The Real Deal New York

Officials cracking down on alleged 421a abusers

Landlords of 178 resi buildings are on notice

November 22, 2016 11:20AM
By Kathryn Brenzel

From left: Bill de Blasio, Andrew Cuomo and Eric Schneiderman

With 421a seemingly on the verge of returning from bureaucratic purgatory, officials are cracking down on landlords who are allegedly abusing the tax break, threatening to retroactively revoke benefits if they don’t register apartments as rent-regulated.

Owners of 178 residential buildings — with a total of 1,400 rental apartments — were warned on Tuesday that they will lose their 421a benefits if they don’t adhere to the law’s rent-stabilization requirements. The Department of Housing Preservation Development must approve the rents, and landlords are required to register the apartments as rent-regulated. According to officials, the 178 residential buildings are condos and condominiums that are operating as rental buildings without fulfilling the rent stabilization requirements.

A majority of these buildings were in Brooklyn and Queens and had less than 50 units. A spokesperson for Mayor Bill de Blasio declined to provide a list of the landlords who received the letter, saying that it’s an ongoing investigation.

Attorney General Eric Scheiderman, Gov. Andrew Cuomo and de Blasio announced the latest revocation notices on Tuesday, saying this is the latest enforcement action by the Real Estate Tax Compliance Program, which formed in 2014. The news comes roughly a week after the Building and Construction Trades Council and the Real Estate Board of New York reached an agreement that will seemingly pave the way for the tax break’s revival. The deal established wage requirements in some areas — south of 96th Street and along the Brooklyn and Queens waterfronts and extended the tax abatement to 35 years in those areas.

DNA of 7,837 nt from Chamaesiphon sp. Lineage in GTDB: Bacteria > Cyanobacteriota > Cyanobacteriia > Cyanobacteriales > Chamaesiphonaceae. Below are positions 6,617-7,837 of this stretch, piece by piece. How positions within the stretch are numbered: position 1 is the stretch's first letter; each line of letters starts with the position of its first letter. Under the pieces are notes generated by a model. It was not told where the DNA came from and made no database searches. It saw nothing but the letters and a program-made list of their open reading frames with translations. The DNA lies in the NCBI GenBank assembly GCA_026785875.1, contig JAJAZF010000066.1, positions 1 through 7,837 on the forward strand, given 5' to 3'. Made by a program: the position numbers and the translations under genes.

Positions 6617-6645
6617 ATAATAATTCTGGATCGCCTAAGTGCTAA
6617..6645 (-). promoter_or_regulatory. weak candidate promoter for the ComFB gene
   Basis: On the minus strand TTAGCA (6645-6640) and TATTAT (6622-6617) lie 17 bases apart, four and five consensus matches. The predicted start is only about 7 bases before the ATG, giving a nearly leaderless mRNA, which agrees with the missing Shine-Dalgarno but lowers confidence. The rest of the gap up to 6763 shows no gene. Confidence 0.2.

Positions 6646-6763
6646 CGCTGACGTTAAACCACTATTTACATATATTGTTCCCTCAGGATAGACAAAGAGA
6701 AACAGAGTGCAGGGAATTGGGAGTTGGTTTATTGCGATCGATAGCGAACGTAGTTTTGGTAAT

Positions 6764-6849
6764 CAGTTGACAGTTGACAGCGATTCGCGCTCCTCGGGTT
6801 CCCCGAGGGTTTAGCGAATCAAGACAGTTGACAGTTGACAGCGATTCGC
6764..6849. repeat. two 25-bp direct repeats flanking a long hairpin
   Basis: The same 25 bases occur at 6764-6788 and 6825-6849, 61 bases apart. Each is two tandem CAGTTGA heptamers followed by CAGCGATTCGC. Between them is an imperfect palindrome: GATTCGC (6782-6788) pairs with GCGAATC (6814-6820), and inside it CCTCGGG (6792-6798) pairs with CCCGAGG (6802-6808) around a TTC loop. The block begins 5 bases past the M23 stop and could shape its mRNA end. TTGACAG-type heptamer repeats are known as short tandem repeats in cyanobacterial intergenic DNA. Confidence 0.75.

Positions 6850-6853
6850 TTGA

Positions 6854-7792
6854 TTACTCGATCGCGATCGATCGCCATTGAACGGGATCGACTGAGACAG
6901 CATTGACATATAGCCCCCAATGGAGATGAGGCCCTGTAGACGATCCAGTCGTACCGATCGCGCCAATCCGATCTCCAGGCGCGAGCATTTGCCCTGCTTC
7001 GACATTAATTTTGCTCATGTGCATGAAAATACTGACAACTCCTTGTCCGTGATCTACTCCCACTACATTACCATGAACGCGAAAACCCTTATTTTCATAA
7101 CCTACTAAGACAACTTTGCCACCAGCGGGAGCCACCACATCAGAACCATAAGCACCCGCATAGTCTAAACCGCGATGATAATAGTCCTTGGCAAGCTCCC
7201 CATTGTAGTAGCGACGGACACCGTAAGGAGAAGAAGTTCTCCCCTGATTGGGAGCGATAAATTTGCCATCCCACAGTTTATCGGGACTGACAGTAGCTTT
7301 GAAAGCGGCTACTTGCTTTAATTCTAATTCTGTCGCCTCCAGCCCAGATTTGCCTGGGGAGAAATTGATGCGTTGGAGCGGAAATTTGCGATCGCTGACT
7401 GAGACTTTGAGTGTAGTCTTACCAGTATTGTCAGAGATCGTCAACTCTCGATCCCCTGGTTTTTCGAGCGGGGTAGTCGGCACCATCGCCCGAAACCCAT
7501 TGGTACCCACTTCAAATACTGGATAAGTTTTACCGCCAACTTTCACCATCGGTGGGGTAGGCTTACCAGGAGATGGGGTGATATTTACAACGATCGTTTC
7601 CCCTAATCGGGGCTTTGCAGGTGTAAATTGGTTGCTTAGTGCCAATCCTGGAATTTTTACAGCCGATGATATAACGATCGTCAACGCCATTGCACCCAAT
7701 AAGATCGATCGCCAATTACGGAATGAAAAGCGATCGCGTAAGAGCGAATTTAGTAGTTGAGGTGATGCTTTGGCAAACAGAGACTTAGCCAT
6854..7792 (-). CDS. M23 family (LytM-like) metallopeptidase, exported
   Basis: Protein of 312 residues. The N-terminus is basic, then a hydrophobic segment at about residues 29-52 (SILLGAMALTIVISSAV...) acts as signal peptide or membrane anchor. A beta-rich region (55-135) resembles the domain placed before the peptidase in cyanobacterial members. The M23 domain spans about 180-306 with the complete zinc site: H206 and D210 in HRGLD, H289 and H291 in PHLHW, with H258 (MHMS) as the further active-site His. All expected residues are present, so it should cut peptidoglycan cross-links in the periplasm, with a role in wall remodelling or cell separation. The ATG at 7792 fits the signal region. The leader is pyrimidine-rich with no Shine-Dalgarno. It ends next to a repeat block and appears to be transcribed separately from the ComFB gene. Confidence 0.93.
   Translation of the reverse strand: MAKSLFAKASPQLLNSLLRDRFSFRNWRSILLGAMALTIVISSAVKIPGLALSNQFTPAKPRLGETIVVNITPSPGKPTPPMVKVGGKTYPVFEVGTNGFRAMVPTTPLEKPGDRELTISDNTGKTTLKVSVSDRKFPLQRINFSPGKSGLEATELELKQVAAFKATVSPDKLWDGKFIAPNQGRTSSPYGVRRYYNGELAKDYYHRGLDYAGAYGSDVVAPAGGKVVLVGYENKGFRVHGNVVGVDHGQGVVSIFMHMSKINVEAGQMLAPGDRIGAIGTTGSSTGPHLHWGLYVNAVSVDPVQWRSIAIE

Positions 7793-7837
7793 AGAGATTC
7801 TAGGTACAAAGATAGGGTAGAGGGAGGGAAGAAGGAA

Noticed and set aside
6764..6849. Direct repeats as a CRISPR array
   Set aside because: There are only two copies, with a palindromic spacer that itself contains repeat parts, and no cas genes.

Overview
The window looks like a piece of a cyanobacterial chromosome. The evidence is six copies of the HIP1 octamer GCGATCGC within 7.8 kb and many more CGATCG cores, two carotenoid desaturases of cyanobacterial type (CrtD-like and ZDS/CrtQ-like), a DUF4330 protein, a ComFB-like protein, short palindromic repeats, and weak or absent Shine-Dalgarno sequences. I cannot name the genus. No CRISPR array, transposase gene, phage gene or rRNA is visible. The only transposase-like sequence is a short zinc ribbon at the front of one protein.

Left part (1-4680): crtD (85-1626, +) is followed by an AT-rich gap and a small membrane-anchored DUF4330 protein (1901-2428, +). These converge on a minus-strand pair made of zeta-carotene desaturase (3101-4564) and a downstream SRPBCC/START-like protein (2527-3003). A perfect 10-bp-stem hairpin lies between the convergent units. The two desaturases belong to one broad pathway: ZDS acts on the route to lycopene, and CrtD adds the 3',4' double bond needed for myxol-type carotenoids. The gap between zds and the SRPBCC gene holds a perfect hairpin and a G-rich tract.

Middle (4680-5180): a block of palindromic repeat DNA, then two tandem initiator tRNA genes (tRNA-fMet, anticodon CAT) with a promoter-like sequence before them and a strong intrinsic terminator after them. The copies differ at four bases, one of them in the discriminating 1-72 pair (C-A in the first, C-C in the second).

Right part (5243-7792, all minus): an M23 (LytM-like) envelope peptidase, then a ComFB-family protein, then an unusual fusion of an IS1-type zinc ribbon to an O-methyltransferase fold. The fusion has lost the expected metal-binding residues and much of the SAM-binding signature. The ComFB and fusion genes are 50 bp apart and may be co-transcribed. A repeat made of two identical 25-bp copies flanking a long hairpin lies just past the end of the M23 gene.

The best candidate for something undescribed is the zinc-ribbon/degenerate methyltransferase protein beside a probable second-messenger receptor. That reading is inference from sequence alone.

News of 421a’s impending return has been served up with a dollop of political pressure. Days after the deal was announced, two bills were introduced in the City Council calling on the city’s housing agency to step up oversight over the program, ProPublica reported. One of the bills would require HPD to audit 421a properties annually to make sure that landlords are complying with rent-regulation requirements.

Last year, authorities sent compliance letters to owners of 285 buildings, but only ended up revoking benefits to 35 buildings, which together would receive $4.5 million in 421a tax benefits. One of the landlords filed a lawsuit against HPD this week, claiming that her benefits were wrongfully revoked even though she met all the agency’s requirements.

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